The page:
Environmental Studies (ENVS) 002 Lecture Week 3 Notes
Environmental Studies (ENVS) 002 Lecture Week 3 Notes ENVS 002 - A
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This 5 page Class Notes was uploaded by Sonia Ferrante on Friday February 5, 2016. The Class Notes belongs to ENVS 002 - A at University of Vermont taught by Ingrid Lauren Nelson in Fall 2016. Since its upload, it has received 57 views. For similar materials see D2:SU:International Env Stdies in Environmental Studies at University of Vermont.
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Date Created: 02/05/16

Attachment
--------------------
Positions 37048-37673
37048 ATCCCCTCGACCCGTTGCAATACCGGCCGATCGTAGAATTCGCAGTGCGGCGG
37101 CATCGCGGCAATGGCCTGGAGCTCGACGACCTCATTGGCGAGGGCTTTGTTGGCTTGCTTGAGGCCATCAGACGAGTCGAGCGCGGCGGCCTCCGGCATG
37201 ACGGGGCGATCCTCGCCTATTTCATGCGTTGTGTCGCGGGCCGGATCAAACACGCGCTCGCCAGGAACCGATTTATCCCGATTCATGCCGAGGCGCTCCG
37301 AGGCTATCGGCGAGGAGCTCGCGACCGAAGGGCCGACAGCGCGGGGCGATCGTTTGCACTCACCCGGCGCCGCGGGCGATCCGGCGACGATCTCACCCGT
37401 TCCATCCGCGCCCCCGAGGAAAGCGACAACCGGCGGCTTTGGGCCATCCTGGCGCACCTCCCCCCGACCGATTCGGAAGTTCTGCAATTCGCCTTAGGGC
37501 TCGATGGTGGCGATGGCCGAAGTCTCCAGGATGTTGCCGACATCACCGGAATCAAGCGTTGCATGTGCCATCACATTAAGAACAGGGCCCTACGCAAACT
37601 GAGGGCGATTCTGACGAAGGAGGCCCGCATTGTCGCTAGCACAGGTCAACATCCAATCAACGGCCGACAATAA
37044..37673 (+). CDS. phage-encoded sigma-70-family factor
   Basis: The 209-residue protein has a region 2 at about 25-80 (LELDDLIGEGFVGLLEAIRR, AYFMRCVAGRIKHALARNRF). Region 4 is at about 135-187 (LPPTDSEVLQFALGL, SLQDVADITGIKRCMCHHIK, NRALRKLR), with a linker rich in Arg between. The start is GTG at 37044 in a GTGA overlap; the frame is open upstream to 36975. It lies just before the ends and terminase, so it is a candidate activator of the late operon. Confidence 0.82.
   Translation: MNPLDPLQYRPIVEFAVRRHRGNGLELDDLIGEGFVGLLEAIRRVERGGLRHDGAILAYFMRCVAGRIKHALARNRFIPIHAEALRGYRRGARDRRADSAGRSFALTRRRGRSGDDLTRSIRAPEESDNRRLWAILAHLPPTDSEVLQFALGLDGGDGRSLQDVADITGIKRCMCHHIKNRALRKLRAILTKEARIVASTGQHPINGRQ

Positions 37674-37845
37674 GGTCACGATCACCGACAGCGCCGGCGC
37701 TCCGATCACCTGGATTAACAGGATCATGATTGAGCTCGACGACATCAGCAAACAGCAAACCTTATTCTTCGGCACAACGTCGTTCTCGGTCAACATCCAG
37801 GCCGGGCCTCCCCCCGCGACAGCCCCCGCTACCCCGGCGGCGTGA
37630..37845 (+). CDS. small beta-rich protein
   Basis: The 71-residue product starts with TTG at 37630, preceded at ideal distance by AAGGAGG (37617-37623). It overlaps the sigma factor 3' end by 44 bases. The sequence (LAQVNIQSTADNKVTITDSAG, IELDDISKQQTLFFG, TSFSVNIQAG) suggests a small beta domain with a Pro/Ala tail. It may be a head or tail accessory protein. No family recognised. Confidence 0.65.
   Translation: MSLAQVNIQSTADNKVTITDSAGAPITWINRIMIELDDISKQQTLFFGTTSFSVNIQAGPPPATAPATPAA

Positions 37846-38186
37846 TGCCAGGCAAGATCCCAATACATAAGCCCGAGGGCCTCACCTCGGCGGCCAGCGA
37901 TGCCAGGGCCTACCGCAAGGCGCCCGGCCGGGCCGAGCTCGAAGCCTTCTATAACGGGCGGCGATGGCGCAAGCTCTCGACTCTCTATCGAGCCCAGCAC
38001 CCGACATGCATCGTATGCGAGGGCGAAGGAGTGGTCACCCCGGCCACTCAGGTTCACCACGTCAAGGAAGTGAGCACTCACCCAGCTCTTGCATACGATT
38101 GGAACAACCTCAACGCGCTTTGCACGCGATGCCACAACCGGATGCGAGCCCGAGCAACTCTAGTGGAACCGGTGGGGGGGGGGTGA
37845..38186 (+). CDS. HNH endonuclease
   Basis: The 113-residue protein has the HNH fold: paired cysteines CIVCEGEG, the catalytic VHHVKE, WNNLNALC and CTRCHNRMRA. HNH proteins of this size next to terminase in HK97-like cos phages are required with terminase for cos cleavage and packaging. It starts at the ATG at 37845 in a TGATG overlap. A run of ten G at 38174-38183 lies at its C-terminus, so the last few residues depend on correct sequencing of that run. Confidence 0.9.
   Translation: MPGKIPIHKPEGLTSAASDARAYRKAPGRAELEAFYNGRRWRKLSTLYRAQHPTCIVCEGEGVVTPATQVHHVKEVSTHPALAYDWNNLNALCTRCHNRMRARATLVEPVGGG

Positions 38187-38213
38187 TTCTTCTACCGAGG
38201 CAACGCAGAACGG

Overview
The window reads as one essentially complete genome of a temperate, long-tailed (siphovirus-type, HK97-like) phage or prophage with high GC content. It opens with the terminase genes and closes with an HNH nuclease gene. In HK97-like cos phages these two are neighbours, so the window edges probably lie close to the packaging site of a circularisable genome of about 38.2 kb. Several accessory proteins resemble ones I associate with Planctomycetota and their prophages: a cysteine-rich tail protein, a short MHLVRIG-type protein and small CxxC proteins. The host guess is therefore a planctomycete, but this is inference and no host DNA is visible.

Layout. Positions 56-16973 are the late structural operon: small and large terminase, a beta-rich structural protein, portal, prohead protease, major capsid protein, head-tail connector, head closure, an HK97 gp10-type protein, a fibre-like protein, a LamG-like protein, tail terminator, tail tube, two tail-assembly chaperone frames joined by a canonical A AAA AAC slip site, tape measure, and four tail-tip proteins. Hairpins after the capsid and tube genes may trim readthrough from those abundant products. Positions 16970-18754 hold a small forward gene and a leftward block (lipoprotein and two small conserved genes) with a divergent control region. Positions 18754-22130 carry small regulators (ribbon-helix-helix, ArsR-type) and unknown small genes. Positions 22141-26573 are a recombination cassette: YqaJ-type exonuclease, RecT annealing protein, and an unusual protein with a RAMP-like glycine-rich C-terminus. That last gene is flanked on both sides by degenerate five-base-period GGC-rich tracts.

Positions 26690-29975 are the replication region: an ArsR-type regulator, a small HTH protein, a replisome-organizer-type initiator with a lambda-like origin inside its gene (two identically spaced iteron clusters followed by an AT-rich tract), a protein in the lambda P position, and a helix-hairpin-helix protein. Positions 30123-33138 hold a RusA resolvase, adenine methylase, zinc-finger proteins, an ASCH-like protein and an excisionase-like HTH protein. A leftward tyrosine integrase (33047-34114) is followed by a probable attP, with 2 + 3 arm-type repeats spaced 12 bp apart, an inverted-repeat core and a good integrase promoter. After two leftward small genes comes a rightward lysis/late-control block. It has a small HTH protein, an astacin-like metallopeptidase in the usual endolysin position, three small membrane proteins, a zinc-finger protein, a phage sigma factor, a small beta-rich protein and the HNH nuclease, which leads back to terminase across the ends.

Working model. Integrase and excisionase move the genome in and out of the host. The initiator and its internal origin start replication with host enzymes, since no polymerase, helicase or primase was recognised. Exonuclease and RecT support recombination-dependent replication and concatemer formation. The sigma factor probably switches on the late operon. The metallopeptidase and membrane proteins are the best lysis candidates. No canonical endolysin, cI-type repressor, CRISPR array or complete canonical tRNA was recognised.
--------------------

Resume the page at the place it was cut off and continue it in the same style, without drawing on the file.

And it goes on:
ENVS002 Week 3 Notes Sonia Ferrante “Collaboration is not necessarily good for all parties” (Tsing 2005, 161) Indigenous knowledge is taken into metropolitan science industries for money; indigenous people get no credit System isn’t an equal give and take Classifying Protected Areas 1968: 3 Catagories: Scientific reserve National Park National Monument 1978: Increase in types of protected areas (3 > 10+) 1994: Condensed List “Let’s include more people” Ignorance of politics by outsiders Ignorance of local hierarchies and policies Who is benefitting who in conservation? Fortress Narrative: the model of fortress conservation is to “put a fence up” and tell stories about the space. STORIES MATTER! Many longterm Gorongosan residents think the park is recreating, repeating, and extending the negative legacy of the park into the present (speaking about Greg Carr) Portugal’s Salazar: wanted to increase production in Gorongosa (and other colonies) to compensate for the poor financial situation in Portugal. Taxed the people Forced local people to work on plantations and create roads for tourists *Greg Carr Foundation creates tension with people who had previously lost their land! Short History of Gorongosa (1960present day): 1960s: Gorongosa is one of the “best game reserves in Africa” 1976’92: Civil war decimates local animal populations and communities 1990s: Democratic Mozambique is labelled the poorest country in the world and “can’t afford to rebuild on its own 2000s: Enter Greg Carr > claim over space Local Stories: Slash & Burn – what needs saving? The forest was STILL there o In 2011, there had been damage to the forest, most likely a result of slash and burn agriculture o Schuetz’s argument: Greg Carr’s intervention terrified people who had experienced the tragedies of the civil war and decided to damage the area so Carr would leave Logic: “Get rid of the forest, get rid of Greg” o To further the degradation of the mountain, women refused to plant fruit trees, which require time and care. Instead, they were planting fast/cash crops to cut loses and get out of Gorongosa In short, the forest was disappearing, but not because of Greg Carr’s logic Two Types of Intervention: Parks Species lists (Bonus) Celebrities Celebrity & the Environment – Dan Brockington 1. Popular endorsement of environmental causes by celebrities a. i.e. Leonardo DiCaprio 2. Wildlife Filmmakers a. i.e. Steve Irwin (RIP ) and David Attenborough b. interviewing < people c. “raw masculinity” d. Words they use come from their own cultural backgrounds i. Words vary by location and background 3. Celebrity Conservationists a. i.e. Greg Carr, Jane Goodall, E.O. Wilson Celebrities and the Environment racial politics of white conservationists in Africa and Indian conservationists in India. The Western market works to shape conservation efforts in Africa > there is a demand for “white superheroes” that Africa hopes to fill. Many stereotypes about Africa and who needs aid The convergence of parks, science, film, celebrities, and list making is a growing business*** o Until Westerners take control of the environment, it is “lost” In the 80s: Concerts were held during the droughts in Africa to raise money and donate to aid organizations. Technology: surveillance via DRONES! Biodiversity Conservation appears to be the driving force behind the continued expansion of protected areas/parks, BUT: The rise in protected areas have more history that stretches longer Introducing Fresh Water Issues The Basic Hydrologic Cycle How does water flow between different properties? How does water move through a landscape? (Think SPATIALLY) Water Scarcity Water withdrawal varies by country Economic water scarcity: can’t pay for water Physical water scarcity o Usually results from increased industrial water use Definition of Water Scarcity (according to FAO 2013): insufficient water available to meet demand, degradation of water quality, competition between sectors for water use, and regional & international conflicts for water use Water Abundance Too much water in a particular place and time can be devastating: Think of Hurricane Irene and its damage Flood control = major concern, inland as well as on the coast Contamination of water can happen in water source and water abundant situations or contexts Water Quality Clean water is necessary for survival. Contaminated water can kill slowly or quickly 1.6 million people die from diarrheal diseases every year (WHO 2013) Certain chemicals can contaminate water over time and cause concern o One of the biggest humancaused water disasters happened through the provision of well water in Bangladesh, which unleashed natural arsenic into the supply of water to many households Bangladesh is located on a low land, which is prone to drought and flood Very serious cancers arise as a result. 21+ million people exposed to high arsenic levels in Bangladesh Purpose of the deep water wells in Bangladesh (after the arsenic incident) o Give clean drinking water to the people o Bring people together Unfortunately, these wells won’t last forever Drilling deeper for water could cause arsenic deposits to sink deeper Water Quality and Health Flint: history of water privatization Water’s Spatial Complexity: Along a river system, many things contribute to water contamination: o Drugs o Chemicals o Industrial Waste Daily needs in a river system: o Drinking water o Cleaning of clothes and dishes, etc. Some people are more dependent on the river than others, i.e. homeless people vs. rich people There are socially sanctioned appropriate and inappropriate behavior when it comes to water use.